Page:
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Passport to a circular economy

Exposed steel beams and columns will form an architectural feature of the entrance lobby.

Featuring a number of sustainable credentials, the 12-storey Edenica office development is the first City of London scheme to use Materials Passports, digital data sets of used materials and components that allow products to be reused in the future.

Edenica, 100 Fetter Lane, London

Main client: BauMont Real Estate Capital,YardNine
Architect: Fletcher Priest Architects
Main contractor: Mace
Structural engineer: Waterman Structures
Steelwork contractor: Bourne Steel
Steel tonnage: 1,100t

Sustainability and the desire to integrate the project into the circular economy has taken centre stage for the design and construction of the steel-framed Edenica office development at 100 Fetter Lane in the City of London.

Alongside a number of initiatives, the scheme for BauMont Real Estate Capital and YardNine has embraced a pioneering and new concept known as Materials Passports.

Being used for the first time on a project in the Square Mile, Materials Passports are digital data sets, which describe characteristics of materials and components in products and systems, giving them value for present use, recovery and future use. In this way, a project, such as Edenica, can be designed as a storage bank where materials are held for future reuse.

“It’s setting a new precedent for London,” explains Mace Senior Project Manager Romain Dennison. “This digital asset stores each and every one of the project module’s weight, dimension and component characteristic in a BIM database, which creates a robust platform for material circularity, so they can be reused if and when the structure is refurbished or demolished.”

Adding to this project’s sustainability credentials, it is also targeting the highest environmental standards of BREEAM ‘Outstanding’, as well as WiredScore, SmartScore and WELL certifications.

Mace started onsite in December 2022, inheriting a plot where the demolition contractor had already removed the previous six-storey concrete-framed office building.

Raking columns form a column-free zone for the main entrance.

Preliminary works included deepening the existing basement and installing piled foundations to support the new steel-framed structure.

The steel frame starts in the basement, with a series of columns founded on the subterranean level’s slab. The columns, delivered to site as single-storey high members, were installed early in the programme.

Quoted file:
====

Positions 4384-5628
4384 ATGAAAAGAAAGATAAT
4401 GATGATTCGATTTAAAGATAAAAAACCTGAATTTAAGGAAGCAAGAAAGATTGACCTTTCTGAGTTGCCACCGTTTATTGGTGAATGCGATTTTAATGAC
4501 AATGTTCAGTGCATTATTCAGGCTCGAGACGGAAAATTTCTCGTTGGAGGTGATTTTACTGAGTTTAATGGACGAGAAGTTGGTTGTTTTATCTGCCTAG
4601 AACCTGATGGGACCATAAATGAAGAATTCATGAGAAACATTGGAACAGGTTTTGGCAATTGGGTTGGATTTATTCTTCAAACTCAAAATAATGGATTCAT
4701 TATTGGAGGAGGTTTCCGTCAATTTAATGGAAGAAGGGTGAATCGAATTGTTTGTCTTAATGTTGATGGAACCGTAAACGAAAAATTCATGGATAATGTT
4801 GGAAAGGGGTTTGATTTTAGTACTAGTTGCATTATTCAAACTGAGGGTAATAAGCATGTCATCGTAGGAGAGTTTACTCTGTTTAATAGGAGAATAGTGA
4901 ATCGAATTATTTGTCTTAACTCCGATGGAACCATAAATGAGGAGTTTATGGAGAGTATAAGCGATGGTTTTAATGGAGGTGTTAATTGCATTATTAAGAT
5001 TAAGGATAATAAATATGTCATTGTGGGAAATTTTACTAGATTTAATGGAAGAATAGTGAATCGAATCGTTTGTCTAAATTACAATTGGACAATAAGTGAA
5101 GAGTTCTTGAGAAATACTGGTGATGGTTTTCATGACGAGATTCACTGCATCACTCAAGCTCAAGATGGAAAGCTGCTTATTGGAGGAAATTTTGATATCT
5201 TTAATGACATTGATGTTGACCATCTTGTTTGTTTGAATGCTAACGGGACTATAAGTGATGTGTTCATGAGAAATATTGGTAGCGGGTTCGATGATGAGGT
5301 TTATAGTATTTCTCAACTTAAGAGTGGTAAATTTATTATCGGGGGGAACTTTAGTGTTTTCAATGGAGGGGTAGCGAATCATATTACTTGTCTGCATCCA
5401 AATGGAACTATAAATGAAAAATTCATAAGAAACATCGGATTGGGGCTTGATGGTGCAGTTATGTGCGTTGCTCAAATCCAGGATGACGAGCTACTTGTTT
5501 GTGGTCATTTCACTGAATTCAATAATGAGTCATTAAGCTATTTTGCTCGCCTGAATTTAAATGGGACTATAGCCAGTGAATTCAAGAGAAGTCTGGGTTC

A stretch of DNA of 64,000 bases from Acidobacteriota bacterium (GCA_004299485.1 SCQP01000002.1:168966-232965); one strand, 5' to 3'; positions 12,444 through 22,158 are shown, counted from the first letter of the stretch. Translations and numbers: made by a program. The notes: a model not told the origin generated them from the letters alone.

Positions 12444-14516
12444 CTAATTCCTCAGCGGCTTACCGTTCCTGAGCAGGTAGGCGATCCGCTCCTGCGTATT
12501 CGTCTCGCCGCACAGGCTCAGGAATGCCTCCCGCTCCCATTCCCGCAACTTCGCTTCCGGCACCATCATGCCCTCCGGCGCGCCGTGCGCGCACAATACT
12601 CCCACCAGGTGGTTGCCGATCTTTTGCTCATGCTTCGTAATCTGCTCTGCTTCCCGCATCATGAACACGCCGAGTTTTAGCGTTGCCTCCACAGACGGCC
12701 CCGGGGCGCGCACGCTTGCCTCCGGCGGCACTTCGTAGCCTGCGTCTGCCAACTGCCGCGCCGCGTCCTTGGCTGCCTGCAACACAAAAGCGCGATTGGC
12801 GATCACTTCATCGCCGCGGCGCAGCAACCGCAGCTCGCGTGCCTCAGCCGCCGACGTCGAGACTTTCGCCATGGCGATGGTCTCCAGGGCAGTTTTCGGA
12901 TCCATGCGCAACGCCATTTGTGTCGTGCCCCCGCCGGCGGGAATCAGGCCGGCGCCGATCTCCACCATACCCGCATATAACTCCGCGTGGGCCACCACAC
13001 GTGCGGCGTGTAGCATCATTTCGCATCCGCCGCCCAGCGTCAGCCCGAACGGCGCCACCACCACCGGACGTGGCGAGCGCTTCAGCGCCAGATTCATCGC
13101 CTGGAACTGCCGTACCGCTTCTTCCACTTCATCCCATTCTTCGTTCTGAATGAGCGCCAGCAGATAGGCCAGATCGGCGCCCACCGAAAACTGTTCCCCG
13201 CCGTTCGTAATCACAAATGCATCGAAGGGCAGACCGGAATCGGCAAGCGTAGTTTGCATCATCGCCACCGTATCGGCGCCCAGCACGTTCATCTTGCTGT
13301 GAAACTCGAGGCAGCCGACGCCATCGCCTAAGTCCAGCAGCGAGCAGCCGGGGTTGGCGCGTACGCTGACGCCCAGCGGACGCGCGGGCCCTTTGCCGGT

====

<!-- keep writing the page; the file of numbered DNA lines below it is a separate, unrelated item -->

“They form part of the basement structure and we installed them during an early visit to site,” says Bourne Steel Project Manager Theodoros Pitrakkos.

“Once in place, they were encased in concrete and the ground floor slab was cast around the top of them, leaving a small section protruding above the floor, in readiness for the main steel erection to begin.”

Prior to the main steelwork erection programme getting underway, the main stability-giving jump-formed concrete core was also begun. The core is offset, positioned on the eastern Fetter Lane elevation, which allows the internal floorplates to be opened-up and maximised.

Above ground floor, the structure consists of steel beams and columns supporting a series of 4.5m x 1.8m precast floor planks. This solution was chosen as the design incorporates an exposed soffit and the planks have the desired smooth high-quality architectural finish to their undersides.

Steel erection proceeds adjacent to the project’s offset core.

The exposed nature of the project extends to the majority of the internal steelwork as well as the building’s services and the core, which will also be left exposed within the main reception area.

Complementing the exposed aesthetically-pleasing look to the building’s interior, the column’s steel-to-steel connections are made with countersunk bolts, providing a flush finish, while the majority of the steel frame is having a decorative paint finish applied onsite.

Another important consideration, and reason for choosing a steel frame was the need for a lightweight solution as the project’s footprint sits directly above a live and operational Thames Water sewer. A similar sized concrete-framed structure may well have proven to be too heavy for the site.

The steel columns are predominantly based around a regular grid pattern, one that is dictated by the terrace set-backs at the upper levels, although there are clear spans of up to 11m in some areas.

Creating the main entrance, which is on the corner of Fetter Lane and Bream’s Buildings thoroughfare, a clear column-free space has been formed by doing away with the corner column line below level five.

At the underside of this level, the corner member is replaced by two raking sections that splay inwards towards the adjacent bays, framing the entrance to the building and leaving a clear space for the main entrance.

Terraces provide outdoor spaces for the upper floors.

From level five upwards, Edenica features a number of set-backs that accommodate outdoor terraces, mostly on the southern and eastern elevations. They will be planted with greenery and offer tenants plenty of welcoming breakout spaces.

Having terrace set-backs means the structure reduces in size towards the upper levels, presenting a less formidable block in an area of the City that, in contrast to the well-known eastern cluster, does not have many buildings above 15-storeys high.

“In order to maximise the number of floors within the structure, the transfer beams that support the terraces needed to be as slim as possible,” explains Waterman Structures Director Julian Traxler.